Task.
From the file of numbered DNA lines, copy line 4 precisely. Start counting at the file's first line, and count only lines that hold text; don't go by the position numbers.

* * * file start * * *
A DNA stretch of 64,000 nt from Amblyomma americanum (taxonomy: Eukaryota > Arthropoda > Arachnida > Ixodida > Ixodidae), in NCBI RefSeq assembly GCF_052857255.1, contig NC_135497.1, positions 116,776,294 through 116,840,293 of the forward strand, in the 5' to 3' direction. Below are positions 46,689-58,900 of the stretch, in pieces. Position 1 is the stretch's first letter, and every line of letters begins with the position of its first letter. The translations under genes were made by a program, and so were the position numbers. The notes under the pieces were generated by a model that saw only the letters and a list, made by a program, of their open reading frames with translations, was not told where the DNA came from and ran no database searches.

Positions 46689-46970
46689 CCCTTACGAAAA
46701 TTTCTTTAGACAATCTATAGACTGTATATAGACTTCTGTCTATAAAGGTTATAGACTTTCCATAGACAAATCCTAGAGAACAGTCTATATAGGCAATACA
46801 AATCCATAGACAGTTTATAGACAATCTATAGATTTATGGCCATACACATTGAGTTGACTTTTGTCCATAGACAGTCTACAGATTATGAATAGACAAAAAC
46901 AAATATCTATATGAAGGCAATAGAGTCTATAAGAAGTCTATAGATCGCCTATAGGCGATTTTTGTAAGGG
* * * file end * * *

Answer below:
46701 TTTCTTTAGACAATCTATAGACTGTATATAGACTTCTGTCTATAAAGGTTATAGACTTTCCATAGACAAATCCTAGAGAACAGTCTATATAGGCAATACA